Ananth Srinivasan, Masato Hoshino, Amith V Reddy, Tommy H Lee, Sumeet K Mittal. Creighton University Medical Center
Background: Aim of this study was to evaluate the long-term outcomes of Primary Anti-Reflux Surgery (ARS).
Methods: After IRB approval, a retrospective review of prospectively maintained database was done to identify patients who underwent a primary ARS by the senior author with 5 years or greater follow up. Symptoms included heartburn, regurgitation, dysphagia and chest pain. Significant symptoms were defined to have a grade of 2 or 3. All data was expressed as median (IQR) or mean (range). Chi-square test was used to compare categorical variables. Mann-Whitney’s U test and Wilcoxon test were used to compare continuous variables. A p-value < 0.05 was considered statistically significant.
Results: A total of 207 patients underwent ARS from September 2003 to September 2006. There were 125 (60%) females and the median age of the entire group was 53 (IQR: 43-77). 198 surgeries (95.6%) were completed laparoscopically while 1 (0.5%) and 8 (3.9%) were performed via laparotomy and left thoracotomy respectively. A Nissen fundoplication was performed in 175 (84.5%) patients. A Collis gastroplasty was required in 5.8% of the patients to complete the fundoplication. A follow up on 115 (56%) was obtained and the mean follow up time was 70.4 months (60-89). There was significant differences between the mean scores of heartburn (1.36 vs 0.4; p < 0.001), regurgitation (0.82 vs 0.12; p < 0.001) and chest pain (0.52 vs 0.3; p = 0.024). There was also a statistically significant proportion of patients reporting a decrease in significantly severe (defined as a score of 2 or 3) symptoms for heartburn (60% vs 7%; p < 0.001), regurgitation (33% vs 2%; p < 0.001), dysphagia (18% vs 7%; p = 0.005) and chest pain (24% vs 6%; p < 0.001). The mean satisfaction score was 8.67 with 79% of the patients queried reporting excellent satisfaction scores (8 or greater). A good percentage (84%) of the patients responded positively when asked if they would recommend their procedure to someone. 31.2% reported continuation of some form of medication for reflux (22.6% PPI, 4.3% H2 blockers & 4.3%% antacids).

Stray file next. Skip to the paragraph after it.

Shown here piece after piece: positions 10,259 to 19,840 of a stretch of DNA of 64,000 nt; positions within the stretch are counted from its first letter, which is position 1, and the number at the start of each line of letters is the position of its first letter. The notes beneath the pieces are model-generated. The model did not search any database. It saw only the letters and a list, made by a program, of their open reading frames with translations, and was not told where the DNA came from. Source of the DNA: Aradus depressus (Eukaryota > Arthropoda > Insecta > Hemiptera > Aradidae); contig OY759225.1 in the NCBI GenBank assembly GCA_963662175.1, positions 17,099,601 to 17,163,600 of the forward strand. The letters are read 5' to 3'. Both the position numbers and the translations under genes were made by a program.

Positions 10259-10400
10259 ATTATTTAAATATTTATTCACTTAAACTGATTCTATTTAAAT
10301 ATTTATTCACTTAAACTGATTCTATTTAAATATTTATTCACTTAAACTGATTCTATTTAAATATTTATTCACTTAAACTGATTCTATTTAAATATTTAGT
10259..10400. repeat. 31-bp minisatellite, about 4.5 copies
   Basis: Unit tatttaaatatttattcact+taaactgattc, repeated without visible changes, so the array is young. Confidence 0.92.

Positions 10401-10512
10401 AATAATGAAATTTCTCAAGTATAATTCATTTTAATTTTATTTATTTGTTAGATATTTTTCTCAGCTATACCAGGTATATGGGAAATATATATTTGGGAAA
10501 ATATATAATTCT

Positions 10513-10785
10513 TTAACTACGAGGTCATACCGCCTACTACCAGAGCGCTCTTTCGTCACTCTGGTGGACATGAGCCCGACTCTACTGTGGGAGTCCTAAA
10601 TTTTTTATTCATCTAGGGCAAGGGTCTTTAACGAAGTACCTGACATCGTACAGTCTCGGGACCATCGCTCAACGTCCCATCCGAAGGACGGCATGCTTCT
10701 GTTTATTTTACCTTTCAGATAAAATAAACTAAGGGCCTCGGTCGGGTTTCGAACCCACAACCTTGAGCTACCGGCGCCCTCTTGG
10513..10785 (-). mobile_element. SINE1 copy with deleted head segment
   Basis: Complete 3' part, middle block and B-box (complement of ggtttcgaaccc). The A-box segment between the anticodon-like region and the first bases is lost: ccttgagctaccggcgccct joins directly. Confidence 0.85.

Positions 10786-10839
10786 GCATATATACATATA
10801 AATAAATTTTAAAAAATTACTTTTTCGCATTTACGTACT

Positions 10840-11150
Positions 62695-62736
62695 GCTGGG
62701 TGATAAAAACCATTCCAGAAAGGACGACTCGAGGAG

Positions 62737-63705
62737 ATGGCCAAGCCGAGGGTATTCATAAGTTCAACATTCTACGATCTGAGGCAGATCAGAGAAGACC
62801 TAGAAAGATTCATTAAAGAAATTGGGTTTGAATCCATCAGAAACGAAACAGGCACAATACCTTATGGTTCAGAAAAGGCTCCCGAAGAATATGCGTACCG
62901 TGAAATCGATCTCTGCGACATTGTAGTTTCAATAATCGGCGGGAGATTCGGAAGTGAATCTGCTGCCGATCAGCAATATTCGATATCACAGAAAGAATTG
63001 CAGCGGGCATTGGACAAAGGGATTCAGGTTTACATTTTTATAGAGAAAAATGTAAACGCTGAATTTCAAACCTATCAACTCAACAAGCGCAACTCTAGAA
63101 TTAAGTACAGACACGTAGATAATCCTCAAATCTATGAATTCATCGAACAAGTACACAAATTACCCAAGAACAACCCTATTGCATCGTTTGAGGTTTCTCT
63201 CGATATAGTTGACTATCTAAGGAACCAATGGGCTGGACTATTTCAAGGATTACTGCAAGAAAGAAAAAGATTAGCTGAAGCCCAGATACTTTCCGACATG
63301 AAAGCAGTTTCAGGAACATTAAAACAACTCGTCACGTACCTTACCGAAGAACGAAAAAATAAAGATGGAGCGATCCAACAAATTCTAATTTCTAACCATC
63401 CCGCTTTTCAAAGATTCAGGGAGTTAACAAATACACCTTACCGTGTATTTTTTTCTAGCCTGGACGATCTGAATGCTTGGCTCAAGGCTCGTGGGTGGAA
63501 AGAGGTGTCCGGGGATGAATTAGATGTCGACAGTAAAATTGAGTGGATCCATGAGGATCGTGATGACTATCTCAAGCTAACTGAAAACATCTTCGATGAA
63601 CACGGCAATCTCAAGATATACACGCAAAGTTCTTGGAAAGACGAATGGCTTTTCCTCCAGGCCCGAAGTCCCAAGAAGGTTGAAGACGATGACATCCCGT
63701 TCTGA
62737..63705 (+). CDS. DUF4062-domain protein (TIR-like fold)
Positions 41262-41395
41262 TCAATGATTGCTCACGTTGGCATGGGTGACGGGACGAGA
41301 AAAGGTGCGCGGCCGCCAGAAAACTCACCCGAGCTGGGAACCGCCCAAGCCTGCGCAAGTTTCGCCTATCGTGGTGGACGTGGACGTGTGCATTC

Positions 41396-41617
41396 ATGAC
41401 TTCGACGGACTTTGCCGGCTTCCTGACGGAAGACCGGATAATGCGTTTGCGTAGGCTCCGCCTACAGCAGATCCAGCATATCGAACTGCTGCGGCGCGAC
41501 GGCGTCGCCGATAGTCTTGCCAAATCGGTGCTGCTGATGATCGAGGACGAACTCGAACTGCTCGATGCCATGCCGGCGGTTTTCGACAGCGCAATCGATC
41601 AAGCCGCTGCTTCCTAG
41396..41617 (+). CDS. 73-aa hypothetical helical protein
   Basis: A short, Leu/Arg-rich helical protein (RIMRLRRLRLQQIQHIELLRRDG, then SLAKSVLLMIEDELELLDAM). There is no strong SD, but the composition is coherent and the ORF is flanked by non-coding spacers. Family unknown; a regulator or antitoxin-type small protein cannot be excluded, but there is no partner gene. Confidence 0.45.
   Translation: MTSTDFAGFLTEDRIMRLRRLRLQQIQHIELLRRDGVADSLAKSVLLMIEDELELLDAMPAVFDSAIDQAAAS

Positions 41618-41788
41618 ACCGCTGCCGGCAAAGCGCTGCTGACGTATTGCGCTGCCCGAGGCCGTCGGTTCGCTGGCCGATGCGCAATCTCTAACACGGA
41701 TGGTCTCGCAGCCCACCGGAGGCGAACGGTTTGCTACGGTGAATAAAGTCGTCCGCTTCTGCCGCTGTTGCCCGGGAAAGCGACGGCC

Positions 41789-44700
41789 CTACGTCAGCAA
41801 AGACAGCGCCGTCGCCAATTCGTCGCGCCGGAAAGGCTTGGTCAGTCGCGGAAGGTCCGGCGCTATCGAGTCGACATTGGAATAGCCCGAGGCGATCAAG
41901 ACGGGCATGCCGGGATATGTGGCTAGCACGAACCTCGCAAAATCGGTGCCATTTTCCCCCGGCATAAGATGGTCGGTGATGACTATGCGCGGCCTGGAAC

Conclusion: Long-term follow up of patients who underwent primary ARS has shown very good outcomes as measured by significant improvement in severity of symptoms and patient satisfaction scores.
Session Number: Poster – Poster Presentations
Program Number: P243